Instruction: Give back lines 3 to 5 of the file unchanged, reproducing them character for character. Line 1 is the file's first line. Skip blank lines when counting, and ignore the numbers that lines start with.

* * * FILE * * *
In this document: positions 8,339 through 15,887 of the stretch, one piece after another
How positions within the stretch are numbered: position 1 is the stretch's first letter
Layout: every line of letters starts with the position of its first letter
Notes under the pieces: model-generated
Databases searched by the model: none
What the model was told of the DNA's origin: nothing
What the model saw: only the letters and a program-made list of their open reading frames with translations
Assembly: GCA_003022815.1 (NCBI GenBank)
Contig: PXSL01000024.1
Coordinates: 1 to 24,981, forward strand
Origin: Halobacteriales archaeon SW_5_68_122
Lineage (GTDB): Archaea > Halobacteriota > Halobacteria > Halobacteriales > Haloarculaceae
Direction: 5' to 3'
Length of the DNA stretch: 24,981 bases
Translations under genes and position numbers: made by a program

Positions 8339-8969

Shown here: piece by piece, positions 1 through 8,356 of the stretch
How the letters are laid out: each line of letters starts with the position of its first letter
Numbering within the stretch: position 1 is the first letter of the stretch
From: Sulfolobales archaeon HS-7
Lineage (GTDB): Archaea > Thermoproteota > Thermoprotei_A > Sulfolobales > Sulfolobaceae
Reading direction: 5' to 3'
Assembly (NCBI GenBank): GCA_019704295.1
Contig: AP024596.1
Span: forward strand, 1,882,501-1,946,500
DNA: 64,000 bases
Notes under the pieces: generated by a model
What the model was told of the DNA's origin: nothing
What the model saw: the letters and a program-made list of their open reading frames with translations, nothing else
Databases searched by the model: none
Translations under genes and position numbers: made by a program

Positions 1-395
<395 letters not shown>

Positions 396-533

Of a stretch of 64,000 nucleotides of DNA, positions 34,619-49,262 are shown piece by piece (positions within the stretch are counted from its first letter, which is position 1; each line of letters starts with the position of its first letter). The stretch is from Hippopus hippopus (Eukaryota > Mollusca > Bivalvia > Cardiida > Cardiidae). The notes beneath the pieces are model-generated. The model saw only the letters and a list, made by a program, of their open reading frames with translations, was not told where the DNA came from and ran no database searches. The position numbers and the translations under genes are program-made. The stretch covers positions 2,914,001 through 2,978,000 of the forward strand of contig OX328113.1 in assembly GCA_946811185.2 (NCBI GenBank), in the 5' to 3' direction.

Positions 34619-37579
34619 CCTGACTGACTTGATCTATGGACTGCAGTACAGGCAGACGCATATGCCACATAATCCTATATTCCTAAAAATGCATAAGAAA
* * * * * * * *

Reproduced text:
Layout: every line of letters starts with the position of its first letter
Notes under the pieces: model-generated
Databases searched by the model: none